Today Jack came with me to the prison to be a distraction for the dogs during their session. When I decided to take him my plan was to possibly let him meet and play with Walker since Walker is still a puppy. I under estimated how over stimulated Walker would get however so it turned into a completely different session. It turns out that flexibility is also very important in dog training.
In Coopers case I wasn't planning on letting them play but maybe do a greeting. Instead Jack got to play the role of distraction dog with him too. We've learned that Cooper will only work for hotdog bits and that the hand signals make him flinch. Instead of not using hand signals I am hoping pairing them with the treats will help counter condition him to hand movements. Very rarely do I believe dogs have been hit in the past like many adopters do. They see a dog react to a hand movement and assume they were all abused. Most of the time I see normal reactions to movement, not true flinching. Some of those dogs are also just being shy or showing submissive body language. In Coopers case however (and I should have taped it!) I do think he may have been hit. We need hands to mean good things to him now so we are also going to up the clicker work with him. And because we want him to like being touched we are actually training him to jump ON people. (on cue only of course) Interestingly he does his stretch and bow calming signal while in the upright position as well as on the floor.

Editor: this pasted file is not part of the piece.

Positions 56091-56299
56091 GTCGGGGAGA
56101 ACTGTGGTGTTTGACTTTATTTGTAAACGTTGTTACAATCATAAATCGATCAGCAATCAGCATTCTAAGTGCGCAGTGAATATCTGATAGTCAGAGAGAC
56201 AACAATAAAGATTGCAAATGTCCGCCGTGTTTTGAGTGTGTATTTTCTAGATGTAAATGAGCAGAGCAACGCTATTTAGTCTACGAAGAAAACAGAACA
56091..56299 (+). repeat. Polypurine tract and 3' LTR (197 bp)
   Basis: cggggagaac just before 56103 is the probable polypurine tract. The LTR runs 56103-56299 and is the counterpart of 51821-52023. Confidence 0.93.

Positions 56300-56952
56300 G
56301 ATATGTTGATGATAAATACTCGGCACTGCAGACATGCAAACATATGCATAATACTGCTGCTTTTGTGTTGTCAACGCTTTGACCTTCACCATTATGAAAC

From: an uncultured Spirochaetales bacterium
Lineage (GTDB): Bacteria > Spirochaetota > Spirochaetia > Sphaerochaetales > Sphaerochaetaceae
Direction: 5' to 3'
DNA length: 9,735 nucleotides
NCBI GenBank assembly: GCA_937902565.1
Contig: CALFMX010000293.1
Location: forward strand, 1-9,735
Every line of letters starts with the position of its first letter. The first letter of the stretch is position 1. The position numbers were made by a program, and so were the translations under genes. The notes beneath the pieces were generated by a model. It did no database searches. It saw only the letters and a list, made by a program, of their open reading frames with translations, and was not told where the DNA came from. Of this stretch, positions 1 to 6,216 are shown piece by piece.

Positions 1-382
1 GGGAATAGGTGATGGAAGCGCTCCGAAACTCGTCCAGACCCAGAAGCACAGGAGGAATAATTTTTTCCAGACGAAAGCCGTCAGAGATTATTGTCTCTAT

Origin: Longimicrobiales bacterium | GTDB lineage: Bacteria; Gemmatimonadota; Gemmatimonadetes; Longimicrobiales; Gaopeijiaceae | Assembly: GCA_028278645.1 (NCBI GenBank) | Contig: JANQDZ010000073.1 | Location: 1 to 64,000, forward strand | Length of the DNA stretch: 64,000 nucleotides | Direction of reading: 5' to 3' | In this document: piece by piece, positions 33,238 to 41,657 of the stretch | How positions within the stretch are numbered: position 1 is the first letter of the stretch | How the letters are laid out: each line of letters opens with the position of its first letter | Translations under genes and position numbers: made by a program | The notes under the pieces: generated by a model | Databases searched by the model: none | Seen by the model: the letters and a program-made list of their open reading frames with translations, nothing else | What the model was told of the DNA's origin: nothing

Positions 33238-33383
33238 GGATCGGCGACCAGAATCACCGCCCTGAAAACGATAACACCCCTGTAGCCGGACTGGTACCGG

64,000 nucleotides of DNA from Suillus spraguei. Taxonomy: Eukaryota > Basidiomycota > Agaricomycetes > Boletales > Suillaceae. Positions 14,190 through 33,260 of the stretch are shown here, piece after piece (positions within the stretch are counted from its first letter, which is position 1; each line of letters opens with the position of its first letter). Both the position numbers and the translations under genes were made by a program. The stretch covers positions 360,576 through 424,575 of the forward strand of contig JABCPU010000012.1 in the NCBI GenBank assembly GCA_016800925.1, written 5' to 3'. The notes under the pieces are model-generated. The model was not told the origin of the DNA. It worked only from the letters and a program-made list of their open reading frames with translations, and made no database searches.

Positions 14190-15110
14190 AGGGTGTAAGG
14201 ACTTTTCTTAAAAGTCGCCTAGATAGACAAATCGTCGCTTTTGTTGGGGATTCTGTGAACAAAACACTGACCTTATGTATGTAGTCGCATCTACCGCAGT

It is fascinating to see how different these two dogs are. It is also a great example to the handlers how the training needs to change based on the dog you are working with. They ARE all different! So please remember that when you are working with your own dogs. Stay flexible because sometimes not everything goes as planned and that's ok! Sometimes the new plan turns out better than the old plan in the long run.
I think Semper Gumby is an excellent motto for people training dogs everywhere. Hmmm, maybe I should make that into a t-shirt.